Anika Kathuria
Bridgewater-Raritan High SchoolBridgewater Township, NJ
Kynnedy Smith
Columbia University in the City of New YorkShaker Heights, OH
When I was younger, I loved creating contraptions under the name, The Inventress. I made things like vibrating back scratches that reached multiple spots at once and a pulley system that simplified rinsing dishes. Once I got my first taste of gaming through my Pink Nintendo DSI, I quickly became interested in learning how to be a digital inventress through code. After learning how to create a text-based adventure game in the language C# at summer camp, I became obsessed with coding. I participated in computer science camps and research each year after that, and I began creating new “inventions” in the form of creative online tools, games, and websites. I fell in love with computer science because coding is like doing magic with a keyboard. With the correct lines of code, I can create anything I want, from a new game or website to alternate realities and intelligent technologies. Computer science is thrilling because it gives me the ability to literally be a magician, to create something from nothing, and use this ability to better the lives of others. This summer, while reading up on news about the field, I stumbled across an article about a company that conducted the world’s first successful total knee replacement surgery using smart glasses enhanced with augmented reality and artificial intelligence. I was completely awestruck by how this technology enhanced the surgical process, so I decided to write a science article about how artificial intelligence (AI) and augmented reality (AR) can revolutionize the healthcare sector. I spent hours researching ways these two technologies can be combined to create an augmented human intelligence in healthcare workers, and I even secured interviews with experts from Google Healthcare and the Medical Virtual Reality department at the University of Southern California to broaden my understanding. I gave my all to this project, losing track of time researching potential applications and barriers to integrating this technology into everyday life, and I was very happy to get my article published in the Massachusetts Institute of Technology’s Office of Engineering Outreach Program e-publication at the end of this summer. After studying how AI and AR can be integrated into the healthcare sector, I have become increasingly interested in how this technology can be used to help my community, especially in the midst of the re-emergence of the Black Lives Matter movement this summer. Between the tragic murders of George Floyd, Breonna Taylor, and countless others who look like me, I began thinking of ways this technology can be used to create change during this tense time. I would love to explore the opportunity of a safety integration in AR/AI glasses that could read a person’s constitutional rights to them when they are stopped by the police and display the officer’s badge number and title. I also envision AR/AI glasses made for the police officers to wear that could recognize the person’s face and tell the officer the person’s criminal record, their occupation, if they have a family, etc. Although facial recognition raises some ethical concerns, I believe these issues can be solved with proper regulations in place that ensure the security and diversity of the data collected. The integration of this technology in these situations could bring humanity back into civilian-police interactions, make people feel safer, and even save lives. By pursuing computer science in college, I hope to continue studying this technology and go on to achieve my Ph.D. in the field with a concentration in human-computer interaction and artificial intelligence. In light of the systemic injustices that myself and other minority communities face in our society, I want to become an expert in this field to create a software company that produces technology that accents and improves the minority experience. Through virtual experiences and programs that augment human intelligence, I want to use the magic of computer science to expose people to new perspectives, and better the lives of minority communities.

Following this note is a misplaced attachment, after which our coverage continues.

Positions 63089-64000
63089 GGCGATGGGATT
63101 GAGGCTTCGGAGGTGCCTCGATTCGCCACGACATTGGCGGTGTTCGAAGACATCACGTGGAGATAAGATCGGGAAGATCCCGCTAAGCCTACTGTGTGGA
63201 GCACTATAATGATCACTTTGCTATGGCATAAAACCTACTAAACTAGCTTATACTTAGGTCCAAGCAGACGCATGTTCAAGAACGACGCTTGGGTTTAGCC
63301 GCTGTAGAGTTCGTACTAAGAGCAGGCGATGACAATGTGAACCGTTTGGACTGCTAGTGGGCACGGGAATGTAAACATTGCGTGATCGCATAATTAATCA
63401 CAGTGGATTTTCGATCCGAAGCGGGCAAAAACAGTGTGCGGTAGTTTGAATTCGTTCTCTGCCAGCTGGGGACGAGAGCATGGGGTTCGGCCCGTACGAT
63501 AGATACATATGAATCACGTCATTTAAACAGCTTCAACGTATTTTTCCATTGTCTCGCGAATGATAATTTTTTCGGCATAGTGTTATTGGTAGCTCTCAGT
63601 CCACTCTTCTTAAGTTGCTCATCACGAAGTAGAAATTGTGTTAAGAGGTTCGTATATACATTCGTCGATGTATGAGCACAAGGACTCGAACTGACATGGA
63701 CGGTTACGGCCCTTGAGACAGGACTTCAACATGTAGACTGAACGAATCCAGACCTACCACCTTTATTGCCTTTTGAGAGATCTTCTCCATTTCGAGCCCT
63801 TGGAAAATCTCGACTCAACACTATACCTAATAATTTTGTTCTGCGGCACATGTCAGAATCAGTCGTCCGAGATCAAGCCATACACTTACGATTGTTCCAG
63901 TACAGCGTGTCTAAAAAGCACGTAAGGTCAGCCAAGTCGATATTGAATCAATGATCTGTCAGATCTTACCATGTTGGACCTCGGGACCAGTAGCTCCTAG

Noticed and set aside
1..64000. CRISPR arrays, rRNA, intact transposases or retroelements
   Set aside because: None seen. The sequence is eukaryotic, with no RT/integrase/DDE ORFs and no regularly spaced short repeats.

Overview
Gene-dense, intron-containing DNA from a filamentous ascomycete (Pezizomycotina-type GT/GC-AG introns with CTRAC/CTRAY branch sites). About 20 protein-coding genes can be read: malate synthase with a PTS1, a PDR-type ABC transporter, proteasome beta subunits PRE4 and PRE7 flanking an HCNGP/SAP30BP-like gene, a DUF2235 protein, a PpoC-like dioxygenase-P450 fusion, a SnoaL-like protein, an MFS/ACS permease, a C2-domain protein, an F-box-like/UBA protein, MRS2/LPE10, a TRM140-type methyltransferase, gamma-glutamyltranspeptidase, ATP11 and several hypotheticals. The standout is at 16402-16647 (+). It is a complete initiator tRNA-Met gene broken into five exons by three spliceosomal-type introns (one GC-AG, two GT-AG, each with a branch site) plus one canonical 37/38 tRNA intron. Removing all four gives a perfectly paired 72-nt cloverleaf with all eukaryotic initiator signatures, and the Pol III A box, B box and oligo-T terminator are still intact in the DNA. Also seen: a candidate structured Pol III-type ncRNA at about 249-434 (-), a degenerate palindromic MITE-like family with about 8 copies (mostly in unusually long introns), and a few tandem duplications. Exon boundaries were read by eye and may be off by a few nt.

FAQ

When is the scholarship application deadline?

The application deadline is May 31, 2021. Winners will be announced on Jul 16, 2021.